Realising you're non-binary
Quinn talks about being non-binary and and how they were always uncomfortable being labelled as a man.
Quinn’s story comes from a group of interviews conducted at the International Non-Binary Day event at Leeds City Museum on 14 July 2019. The event was organised by Non-Binary Leeds. You can find out more about the group on their Facebook page and in their zine.
TRANSCRIPTYeah, so it, it’s been a long... a long journey for me. I’ve had a lot of non-binary people in my life... in... well, I suppose relatively recent years, but in the last ten or so years, people who’ve come to the realisation that they were non-binary, and I did something which seems to be characteristic of me in my life, which is realising that their journeys and their stories and whatever were really important and I needed to amplify them, and defend their rights and things, but not really recognising that I was actually thinking about myself. At the same time [pause]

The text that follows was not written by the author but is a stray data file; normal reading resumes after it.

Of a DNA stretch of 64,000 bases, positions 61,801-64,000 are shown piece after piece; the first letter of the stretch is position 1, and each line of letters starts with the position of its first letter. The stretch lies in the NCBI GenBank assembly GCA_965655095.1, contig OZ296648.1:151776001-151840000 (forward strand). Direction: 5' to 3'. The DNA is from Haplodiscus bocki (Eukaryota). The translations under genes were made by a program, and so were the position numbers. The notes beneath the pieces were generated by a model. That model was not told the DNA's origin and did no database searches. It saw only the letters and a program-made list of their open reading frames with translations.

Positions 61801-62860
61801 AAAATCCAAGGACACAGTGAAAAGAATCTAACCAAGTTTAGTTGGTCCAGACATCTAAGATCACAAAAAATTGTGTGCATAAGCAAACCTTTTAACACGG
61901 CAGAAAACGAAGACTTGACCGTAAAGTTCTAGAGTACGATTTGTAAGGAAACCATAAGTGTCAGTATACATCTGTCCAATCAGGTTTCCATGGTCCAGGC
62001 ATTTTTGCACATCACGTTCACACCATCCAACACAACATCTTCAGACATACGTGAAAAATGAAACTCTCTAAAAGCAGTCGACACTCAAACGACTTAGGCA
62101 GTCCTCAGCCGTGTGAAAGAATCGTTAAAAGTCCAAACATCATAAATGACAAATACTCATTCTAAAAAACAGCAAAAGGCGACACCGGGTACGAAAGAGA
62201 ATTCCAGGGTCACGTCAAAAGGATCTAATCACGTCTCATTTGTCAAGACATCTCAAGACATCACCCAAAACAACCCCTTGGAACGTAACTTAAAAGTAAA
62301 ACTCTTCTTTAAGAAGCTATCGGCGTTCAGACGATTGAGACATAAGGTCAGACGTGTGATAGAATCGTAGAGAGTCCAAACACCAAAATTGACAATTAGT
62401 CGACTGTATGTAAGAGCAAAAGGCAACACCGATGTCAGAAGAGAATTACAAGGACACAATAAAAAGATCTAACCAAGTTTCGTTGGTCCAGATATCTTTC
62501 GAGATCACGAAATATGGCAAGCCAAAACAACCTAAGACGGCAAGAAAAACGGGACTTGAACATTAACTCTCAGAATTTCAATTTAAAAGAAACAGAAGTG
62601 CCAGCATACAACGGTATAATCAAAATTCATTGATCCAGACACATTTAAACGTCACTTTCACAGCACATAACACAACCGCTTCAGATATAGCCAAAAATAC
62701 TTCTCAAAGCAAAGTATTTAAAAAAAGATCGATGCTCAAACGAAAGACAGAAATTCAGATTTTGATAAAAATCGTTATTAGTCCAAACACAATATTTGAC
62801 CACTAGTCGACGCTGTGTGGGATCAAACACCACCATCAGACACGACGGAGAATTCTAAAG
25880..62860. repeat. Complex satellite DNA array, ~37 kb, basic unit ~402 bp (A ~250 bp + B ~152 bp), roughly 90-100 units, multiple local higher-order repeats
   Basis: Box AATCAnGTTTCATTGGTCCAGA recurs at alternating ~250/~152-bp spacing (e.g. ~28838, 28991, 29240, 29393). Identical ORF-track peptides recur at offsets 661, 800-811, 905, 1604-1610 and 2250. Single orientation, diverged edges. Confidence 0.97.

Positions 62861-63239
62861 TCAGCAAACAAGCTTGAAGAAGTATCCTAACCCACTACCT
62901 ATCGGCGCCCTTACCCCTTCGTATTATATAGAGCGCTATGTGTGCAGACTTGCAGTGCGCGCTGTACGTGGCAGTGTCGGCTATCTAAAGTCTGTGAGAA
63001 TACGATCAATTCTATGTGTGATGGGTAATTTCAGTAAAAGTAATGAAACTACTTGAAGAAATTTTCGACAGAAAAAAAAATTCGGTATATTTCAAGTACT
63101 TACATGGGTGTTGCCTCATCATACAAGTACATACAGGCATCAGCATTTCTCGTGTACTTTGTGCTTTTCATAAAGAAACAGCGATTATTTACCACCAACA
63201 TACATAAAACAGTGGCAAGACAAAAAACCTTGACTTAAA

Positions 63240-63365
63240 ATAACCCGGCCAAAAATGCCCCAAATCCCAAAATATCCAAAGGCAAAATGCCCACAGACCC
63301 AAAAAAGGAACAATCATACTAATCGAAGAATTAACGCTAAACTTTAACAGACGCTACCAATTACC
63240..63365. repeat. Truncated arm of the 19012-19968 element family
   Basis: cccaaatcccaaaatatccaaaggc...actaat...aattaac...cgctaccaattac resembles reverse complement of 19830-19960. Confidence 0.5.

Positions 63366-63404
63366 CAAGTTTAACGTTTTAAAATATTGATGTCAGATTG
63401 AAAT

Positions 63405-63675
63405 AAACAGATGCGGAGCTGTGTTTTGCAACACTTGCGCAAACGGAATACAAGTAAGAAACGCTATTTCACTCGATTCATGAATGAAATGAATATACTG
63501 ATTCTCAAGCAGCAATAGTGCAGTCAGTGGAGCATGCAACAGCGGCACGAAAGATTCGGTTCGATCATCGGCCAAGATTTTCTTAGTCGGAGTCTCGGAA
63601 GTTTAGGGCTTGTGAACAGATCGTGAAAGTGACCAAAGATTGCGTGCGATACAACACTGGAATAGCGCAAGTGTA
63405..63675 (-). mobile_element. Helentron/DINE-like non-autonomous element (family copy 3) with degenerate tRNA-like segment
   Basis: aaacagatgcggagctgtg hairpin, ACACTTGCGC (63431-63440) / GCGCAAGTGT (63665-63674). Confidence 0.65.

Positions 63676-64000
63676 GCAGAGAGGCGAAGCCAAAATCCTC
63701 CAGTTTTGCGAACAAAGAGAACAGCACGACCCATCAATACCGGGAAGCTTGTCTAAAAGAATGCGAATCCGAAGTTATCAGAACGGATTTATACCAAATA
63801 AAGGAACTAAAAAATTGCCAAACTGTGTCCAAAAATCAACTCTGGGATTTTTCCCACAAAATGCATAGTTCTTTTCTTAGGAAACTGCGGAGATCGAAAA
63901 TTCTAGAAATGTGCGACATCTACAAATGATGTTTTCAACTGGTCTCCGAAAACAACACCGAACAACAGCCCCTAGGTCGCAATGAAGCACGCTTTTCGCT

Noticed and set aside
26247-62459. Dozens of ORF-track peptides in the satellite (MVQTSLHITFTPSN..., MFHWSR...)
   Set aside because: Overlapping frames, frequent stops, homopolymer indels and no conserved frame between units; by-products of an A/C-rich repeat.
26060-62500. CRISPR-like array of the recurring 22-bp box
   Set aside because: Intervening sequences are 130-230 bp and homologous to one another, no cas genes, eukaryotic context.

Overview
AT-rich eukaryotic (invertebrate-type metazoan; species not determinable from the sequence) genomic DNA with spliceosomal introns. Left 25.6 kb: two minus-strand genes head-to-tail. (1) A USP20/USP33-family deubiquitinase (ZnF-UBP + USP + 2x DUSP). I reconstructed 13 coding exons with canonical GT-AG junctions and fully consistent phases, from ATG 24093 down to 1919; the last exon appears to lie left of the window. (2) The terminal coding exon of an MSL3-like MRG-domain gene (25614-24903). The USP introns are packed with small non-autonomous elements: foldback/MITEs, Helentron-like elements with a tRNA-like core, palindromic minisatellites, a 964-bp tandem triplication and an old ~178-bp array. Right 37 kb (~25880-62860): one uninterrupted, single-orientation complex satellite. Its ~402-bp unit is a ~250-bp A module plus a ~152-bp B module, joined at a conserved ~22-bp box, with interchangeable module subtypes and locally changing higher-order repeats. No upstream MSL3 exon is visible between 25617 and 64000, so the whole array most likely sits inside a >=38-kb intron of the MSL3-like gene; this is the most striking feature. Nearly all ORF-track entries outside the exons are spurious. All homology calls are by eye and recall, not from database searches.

So I’ve known about non-binary people and I’ve known non-binary people for a lot longer than I’ve known that I am non-binary... But then when they started to look back at the past, when I started to look back at things from my childhood, I realised that I’d never felt comfortable with the labels. I’d never – I, I knew that I wasn’t into, into male things, though – cos I was assigned male at birth. I wasn’t into things that were typically male, but then so loads of cis men are not into things that are typically male, so I just thought that’s what I was. And then I realised that, like, I don’t actually... like being labelled as a man, I’d never felt comfortable with it, I never felt included when people would be like, ‘hey...dudes’, or ‘fellas’. I’d feel like they were talking about the rest of the people in the group but not me. So that’s the kind of thing that started to, to send me down the road of thinking maybe I actually am non-binary. And things like when I started learning to sew people, people’s reactions were things, you know, they were like, ‘ooh that’s kind of a weird thing for a man to get into’, and instead of thinking, ‘no it’s not! It’s not, it’s fine for a man to be into this!’ I was like…‘I don’t think I am?’ Like that’s kind of how I felt, I was like, ‘well maybe it is a weird thing for a man to get into because I don’t know that – what that’s like’. So that – those’re the kind of things where I started to realise I suppose, and... I’m just – I was thinking of something else as well in that respect... Oh, it was that – and then it was… I went to a Green Party conference, in... Bournemouth. And for the first time in life, I felt like I could to the LGBTQIA+ Greens group which I’d always felt like I didn’t belong in cos that was, you know, I was a man, and I was in love with a woman, and so I couldn’t, I’m not a queer of any sort, but I went, and I said, ‘I think I might be non-binary’, and they just were so, like, ‘oh yes, a trans egg that we can hatch’, and just like, really, nice, just really nice and welcoming and, and everybody was really supportive, and so it was immediately after coming back from that I went to Non-Binary Leeds for the first time, and I said, ‘I think I might be non-binary’, or whatever and someone said [laughs], I remember someone said to me, ‘you know, cis gender people don’t question their gender identity’, [laughs] And that was when I realised that, like...yeah. That’s – it’s – that’s what it is, like, that’s what I am and now two years later it just seems like – or 18 months later it seems like... so obvious, but at the time it was, quite... quite a big, a big thing for me to get my head round.